Of course, that is a long-run benefit. In the short run, sudden changes in trade will create unemployment in those industries that decline.
Workers need to shift to other industries, and maybe move to more productive locations. But this is no different from changes caused by advancing technology. For many decades, there is been a shift of employment from farming to urban industry because technology has made agriculture more productive.
The employment problem is not caused by trade or outsourcing, but by government intervention. Legal restrictions and taxes on labor and enterprise prevent some workers from becoming employed. Taxes and regulations about double the cost of employing labor. Companies are pushed to replace labor with machines and to out source abroad because government policy forces labor to be too expensive to hire.
A company buys a new machine and gets an investment tax credit. It hires a worker and gets no tax credit, but rather a set of punitive taxes: social security, unemployment, benefits, workers compensation for injury, liability insurance, the threat of lawsuits, and reporting requirements.
Policy punishes firms for hiring labor, so of course business seeks to minimize the punishment.
Many states are now considering legislation to limit outsourcing. There are some silly laws being introduced, such requiring the foreign telephone responder identify which country he is located in. These laws are futile attempts to treat the effects. We will see candidates complain about the lack of job growth and promise to grow jobs, but they won't tell you how they will do it. Unfortunately, most voters are swayed by empty promises and are easily fooled.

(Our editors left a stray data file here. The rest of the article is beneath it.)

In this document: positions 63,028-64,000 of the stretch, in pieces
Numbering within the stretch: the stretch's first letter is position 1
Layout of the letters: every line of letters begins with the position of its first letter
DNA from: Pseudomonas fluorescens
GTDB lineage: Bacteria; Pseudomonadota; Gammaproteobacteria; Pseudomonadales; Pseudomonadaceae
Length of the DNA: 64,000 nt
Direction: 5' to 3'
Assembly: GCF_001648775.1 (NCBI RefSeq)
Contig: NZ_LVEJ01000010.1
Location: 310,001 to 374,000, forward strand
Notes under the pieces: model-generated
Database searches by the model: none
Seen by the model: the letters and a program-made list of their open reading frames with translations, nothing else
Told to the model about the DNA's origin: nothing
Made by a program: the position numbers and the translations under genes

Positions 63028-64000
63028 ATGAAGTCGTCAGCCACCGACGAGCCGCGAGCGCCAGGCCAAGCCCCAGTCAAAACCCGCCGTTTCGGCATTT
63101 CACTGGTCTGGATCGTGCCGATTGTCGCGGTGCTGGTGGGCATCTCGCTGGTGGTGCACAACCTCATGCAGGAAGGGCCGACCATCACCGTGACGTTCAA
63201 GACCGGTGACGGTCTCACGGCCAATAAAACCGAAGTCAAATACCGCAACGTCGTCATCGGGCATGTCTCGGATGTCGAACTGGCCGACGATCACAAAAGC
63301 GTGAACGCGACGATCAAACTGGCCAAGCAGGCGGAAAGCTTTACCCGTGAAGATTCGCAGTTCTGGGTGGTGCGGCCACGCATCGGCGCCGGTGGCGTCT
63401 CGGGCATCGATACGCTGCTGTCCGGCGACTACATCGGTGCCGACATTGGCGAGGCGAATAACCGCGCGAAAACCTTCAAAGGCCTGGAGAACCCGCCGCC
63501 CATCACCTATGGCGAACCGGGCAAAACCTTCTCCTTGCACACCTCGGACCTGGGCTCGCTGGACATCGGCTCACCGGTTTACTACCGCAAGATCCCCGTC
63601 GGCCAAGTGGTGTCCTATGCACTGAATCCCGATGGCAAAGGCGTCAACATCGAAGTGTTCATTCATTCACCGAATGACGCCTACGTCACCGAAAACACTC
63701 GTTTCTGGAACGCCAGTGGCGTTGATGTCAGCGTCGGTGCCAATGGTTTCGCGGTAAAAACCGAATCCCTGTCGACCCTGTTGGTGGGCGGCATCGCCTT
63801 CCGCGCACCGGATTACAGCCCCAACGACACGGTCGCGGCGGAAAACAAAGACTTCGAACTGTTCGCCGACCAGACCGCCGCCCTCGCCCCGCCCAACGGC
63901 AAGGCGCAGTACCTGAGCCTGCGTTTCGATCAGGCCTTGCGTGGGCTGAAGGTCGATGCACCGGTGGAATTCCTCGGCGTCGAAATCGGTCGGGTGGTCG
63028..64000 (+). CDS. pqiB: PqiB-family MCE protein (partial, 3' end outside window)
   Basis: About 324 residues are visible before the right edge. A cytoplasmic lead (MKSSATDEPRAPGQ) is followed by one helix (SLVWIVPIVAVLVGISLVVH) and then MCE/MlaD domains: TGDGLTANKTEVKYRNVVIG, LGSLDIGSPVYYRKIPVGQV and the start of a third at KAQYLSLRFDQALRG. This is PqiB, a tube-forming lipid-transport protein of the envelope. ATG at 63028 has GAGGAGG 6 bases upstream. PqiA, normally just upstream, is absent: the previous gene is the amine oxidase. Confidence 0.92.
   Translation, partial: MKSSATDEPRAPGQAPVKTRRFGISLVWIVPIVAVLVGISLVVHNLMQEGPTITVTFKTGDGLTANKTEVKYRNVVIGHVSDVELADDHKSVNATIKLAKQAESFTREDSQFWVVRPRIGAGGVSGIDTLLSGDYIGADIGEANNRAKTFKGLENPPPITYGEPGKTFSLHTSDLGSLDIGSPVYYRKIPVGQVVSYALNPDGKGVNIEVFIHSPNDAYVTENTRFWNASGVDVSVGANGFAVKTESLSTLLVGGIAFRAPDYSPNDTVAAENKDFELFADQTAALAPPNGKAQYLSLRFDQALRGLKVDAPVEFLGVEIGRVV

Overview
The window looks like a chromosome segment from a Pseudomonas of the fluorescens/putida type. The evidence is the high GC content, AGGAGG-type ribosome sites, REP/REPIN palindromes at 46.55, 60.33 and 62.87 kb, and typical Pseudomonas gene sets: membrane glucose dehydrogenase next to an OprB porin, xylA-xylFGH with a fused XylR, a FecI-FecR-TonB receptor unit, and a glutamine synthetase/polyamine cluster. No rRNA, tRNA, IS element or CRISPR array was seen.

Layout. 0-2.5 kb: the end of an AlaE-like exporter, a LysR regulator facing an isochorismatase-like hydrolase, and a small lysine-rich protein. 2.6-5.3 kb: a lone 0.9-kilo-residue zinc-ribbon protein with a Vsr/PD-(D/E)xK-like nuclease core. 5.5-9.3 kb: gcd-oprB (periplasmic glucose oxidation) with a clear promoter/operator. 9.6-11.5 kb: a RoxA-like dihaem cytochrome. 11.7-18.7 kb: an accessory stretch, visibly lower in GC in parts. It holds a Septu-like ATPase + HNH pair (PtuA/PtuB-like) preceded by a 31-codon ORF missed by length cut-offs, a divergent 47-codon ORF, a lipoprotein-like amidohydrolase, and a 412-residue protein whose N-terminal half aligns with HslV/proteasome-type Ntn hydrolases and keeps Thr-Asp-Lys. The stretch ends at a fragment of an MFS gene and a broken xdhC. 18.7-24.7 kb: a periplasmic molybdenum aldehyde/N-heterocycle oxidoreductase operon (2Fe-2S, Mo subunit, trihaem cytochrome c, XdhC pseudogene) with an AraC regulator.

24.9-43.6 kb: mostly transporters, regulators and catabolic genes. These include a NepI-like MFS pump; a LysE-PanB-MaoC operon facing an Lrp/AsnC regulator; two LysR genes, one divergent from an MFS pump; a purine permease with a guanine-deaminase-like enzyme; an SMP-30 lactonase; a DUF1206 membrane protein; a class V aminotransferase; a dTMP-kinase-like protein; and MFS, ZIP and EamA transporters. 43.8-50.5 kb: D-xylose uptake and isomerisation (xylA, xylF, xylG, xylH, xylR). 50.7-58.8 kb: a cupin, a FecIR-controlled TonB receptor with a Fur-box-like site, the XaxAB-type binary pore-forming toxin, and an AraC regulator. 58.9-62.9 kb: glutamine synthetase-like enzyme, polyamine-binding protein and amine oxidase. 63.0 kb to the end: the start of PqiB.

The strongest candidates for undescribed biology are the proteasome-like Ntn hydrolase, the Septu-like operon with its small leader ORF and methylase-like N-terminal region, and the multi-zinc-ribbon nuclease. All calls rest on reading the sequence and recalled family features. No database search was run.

Not one single major political candidate will point to the source of the employment problem, government intervention, and propose the effective remedy, the abolition of restrictions and taxes on labor. Shifting taxes from wages to land rent would create full employment. This would also make it less costly to shift employment as technology restructures industries.
When an Indian accountant gets paid by an American firm, dollars leave the U.S. These dollars eventually return to the U.S. to buy goods or assets.
Imports have to be paid with exports. Nowadays, the U.S. government has a budget deficit of half a trillion dollars per year, and Asians are using the dollars they get selling goods to the U.S. to buy U.S. treasury bonds.
The problem is not the U.S. buying goods from abroad but the U.S. government half-trillion dollar deficit that is largely financed from abroad, mostly Asia. Rather than the futile attempt to limit the importation of goods and services, Americans should demand an end to the horrendous budget deficits and an end to the punitive taxation of American labor.
-- Fred Foldvary
Copyright 2004 by Fred E. Foldvary. All rights reserved. No part of this material may be reproduced or transmitted in any form or by any means, electronic or mechanical, which includes but is not limited to facsimile transmission, photocopying, recording, rekeying, or using any information storage or retrieval system, without giving full credit to Fred Foldvary and The Progress Report.